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Professional Contexts Blog

How to Show Your Work (lectutre 3)

Developing a career in photography requires getting your work out there and showing it to people. At the beginning of the module, I said that pushing my work into the faces of others made me a little uncomfortable and I was not sure how to do this, but this lecture made me feel more positive about it and gave me a better understanding about how to do it.

The ways in which you show your work would depend on what stage you are at in your career, I am hopeful that when I show people my work when I am out of university that they will approach my work as a graduate in a different way than they would approach the work of an established photographer. However, it is still important to show my work well and go above what the expectations of a graduate would be.

The ways of showing work are always changing and evolving, with technology being the main factor. It's much easier now to self publish a book or have their own website, so the standards of these are also increasing alongside the accessibility.

Seeing Cian Oba-Smith’s portfolio that is viewed by commercial brands, I thought was quite interesting because it is made of his personal work that is very narrative driven. I thought that I should be ruling out doing commercial work because my work focuses more on narrative, when in fact the kind of style that my photography is may appeal to a brand.

Exhibiting work is very much dependant on location, budget and the type of work. In some cases, the output may be more obvious and other times may need more thought and the development of creative ideas. The presentation of the work should be reflective and cohesive of the work itself.

Ways of getting your work seen can be your online presence, entering competitions, keeping in contact with others in the industry and self-publishing your work. I have recently been more active in posting on my instagram for photography and have noticed how far frequently liking other peoples posts, sharing their work to your story, leaving a comment etc can get you noticed and remembered. Equally posting frequently yourself as your name will be one that people see often on your news feed and will subconsciously remember.

At the moment, I have thinking about trying to show my final major project. Due to the nature of the work, it may be interesting to those in the local area who have an interest into railways. The project centres around the Churnet Valley Railway line, so an ideal location I thought would be inside of one of the station stops. Because of how the stations are, I would not be able to hang work on the wall, so would need something freestanding to hold my photographs. I will explore the logistics of this further but as the train line will not be opening until the end of June, I have some time to plan this. I will look into the possibilities of getting some funding for the free-standing screens or whatever I use, but if the costs are not too high, I would cover the costs myself as I think that it would be a great opportunity to show my work in a highly relevant location at a low cost.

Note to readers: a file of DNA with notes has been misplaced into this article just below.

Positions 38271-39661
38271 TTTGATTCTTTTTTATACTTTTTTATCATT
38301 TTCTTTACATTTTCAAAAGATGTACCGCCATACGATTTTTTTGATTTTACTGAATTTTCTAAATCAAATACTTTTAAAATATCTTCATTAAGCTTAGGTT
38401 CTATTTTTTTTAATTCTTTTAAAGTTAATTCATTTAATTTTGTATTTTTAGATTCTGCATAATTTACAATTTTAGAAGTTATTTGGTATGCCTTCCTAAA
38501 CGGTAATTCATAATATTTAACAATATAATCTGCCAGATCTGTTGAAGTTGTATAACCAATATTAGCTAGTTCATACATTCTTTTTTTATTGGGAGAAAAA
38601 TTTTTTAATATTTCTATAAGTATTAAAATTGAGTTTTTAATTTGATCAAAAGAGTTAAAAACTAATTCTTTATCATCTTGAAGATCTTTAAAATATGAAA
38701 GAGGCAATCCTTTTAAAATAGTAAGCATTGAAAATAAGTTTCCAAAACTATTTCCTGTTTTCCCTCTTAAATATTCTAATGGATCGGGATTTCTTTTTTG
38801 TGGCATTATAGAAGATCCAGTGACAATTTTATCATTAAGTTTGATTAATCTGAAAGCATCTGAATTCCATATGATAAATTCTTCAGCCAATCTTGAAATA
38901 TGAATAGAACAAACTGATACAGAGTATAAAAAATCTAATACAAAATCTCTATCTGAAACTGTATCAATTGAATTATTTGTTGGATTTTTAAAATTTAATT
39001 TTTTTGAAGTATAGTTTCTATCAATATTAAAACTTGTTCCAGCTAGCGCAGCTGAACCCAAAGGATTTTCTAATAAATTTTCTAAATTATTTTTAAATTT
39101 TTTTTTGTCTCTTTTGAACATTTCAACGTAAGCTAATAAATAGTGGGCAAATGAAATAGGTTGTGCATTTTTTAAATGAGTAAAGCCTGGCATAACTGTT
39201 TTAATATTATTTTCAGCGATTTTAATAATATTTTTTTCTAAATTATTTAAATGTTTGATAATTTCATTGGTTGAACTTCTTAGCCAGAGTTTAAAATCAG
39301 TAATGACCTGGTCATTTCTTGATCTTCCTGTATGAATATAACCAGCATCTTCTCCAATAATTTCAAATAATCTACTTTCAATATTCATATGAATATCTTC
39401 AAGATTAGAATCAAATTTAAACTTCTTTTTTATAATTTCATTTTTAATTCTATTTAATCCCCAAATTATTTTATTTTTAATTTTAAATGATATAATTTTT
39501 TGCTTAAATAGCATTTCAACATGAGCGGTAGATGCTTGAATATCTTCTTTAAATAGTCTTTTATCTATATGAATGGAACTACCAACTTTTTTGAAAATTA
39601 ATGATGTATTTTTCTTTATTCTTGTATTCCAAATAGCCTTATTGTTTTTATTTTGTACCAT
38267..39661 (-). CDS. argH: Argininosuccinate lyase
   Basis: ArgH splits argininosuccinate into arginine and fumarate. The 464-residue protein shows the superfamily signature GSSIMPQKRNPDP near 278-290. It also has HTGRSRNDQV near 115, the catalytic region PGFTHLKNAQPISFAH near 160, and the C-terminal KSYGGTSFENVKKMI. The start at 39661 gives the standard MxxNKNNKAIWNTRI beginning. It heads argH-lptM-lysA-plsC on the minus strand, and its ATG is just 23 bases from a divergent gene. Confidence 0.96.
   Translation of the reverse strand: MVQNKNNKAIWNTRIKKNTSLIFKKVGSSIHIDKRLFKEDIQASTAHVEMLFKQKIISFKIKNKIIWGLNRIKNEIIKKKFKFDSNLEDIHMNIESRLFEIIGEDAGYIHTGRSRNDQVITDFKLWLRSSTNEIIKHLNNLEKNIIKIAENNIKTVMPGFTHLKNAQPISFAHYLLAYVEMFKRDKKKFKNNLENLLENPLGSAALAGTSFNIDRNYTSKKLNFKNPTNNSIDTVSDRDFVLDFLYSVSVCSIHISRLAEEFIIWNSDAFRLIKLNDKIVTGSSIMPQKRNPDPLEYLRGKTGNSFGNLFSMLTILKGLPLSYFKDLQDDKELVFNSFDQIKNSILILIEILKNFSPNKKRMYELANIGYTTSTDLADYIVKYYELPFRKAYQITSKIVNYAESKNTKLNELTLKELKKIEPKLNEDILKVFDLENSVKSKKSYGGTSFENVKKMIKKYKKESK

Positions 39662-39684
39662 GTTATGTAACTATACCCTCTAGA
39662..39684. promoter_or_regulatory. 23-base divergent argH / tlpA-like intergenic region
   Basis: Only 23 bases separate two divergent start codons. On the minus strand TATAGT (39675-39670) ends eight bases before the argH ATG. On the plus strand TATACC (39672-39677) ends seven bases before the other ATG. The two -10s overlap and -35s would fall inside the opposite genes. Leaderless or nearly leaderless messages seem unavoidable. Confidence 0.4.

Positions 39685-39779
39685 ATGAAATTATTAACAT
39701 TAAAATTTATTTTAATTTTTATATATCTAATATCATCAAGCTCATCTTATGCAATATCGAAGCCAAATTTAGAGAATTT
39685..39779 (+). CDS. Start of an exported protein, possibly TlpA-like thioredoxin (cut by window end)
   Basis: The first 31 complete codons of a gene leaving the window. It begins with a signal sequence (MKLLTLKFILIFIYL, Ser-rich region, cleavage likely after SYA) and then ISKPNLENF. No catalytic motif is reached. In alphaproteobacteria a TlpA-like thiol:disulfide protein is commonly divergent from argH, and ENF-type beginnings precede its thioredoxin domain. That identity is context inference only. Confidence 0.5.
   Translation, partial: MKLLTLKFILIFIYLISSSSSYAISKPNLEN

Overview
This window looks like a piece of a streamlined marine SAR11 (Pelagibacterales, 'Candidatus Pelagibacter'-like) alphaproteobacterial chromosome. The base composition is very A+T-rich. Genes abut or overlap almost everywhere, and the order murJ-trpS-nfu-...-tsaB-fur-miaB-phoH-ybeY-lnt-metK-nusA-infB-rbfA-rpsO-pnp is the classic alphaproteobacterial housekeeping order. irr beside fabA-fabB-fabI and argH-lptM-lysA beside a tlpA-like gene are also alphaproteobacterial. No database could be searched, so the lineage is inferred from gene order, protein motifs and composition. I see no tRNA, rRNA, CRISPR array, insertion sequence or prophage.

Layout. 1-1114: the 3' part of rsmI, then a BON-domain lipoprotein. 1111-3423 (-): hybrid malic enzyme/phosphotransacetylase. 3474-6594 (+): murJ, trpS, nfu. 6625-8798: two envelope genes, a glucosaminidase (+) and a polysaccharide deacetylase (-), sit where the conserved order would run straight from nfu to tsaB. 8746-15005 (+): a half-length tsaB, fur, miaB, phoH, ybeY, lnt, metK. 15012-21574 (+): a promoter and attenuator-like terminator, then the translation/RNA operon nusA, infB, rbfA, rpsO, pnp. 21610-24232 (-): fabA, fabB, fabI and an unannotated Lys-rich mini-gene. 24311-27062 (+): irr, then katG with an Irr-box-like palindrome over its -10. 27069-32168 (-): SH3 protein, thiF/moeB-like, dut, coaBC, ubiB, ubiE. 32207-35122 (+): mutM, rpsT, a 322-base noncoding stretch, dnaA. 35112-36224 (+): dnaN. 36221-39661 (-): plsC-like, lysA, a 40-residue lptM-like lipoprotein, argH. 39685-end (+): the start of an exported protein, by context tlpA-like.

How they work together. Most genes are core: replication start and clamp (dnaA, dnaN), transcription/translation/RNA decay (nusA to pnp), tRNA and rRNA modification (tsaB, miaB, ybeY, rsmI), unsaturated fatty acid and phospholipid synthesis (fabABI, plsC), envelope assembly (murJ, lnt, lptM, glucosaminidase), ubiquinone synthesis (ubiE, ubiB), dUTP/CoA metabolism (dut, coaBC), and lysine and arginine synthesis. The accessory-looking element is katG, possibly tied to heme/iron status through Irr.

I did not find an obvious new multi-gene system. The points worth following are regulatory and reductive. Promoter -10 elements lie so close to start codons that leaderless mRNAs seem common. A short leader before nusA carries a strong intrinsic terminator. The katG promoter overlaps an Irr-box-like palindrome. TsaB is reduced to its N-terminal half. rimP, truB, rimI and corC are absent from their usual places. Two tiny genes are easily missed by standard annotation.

I have included these lecture slides as in the future, they will be so useful to use as a guide for the time and cost it will take to show work in a certain way, in order to make decisions.

For me, seeing these points in a grid form was easier to understand and make comparisons than an idea maze would be. It is also really important to document the outcomes of these decisions you make. These include:

Exhibitions solo and group ones (in chronological order)

Projects completed (starting with the final major project)

Your own published writings & critiques

Any writing you have done or others have done about you

Published work


Books/zines published (or self-published)

Educational history (BA and onwards)

Artists statement

Awards/grants/residencies (in chronological order)

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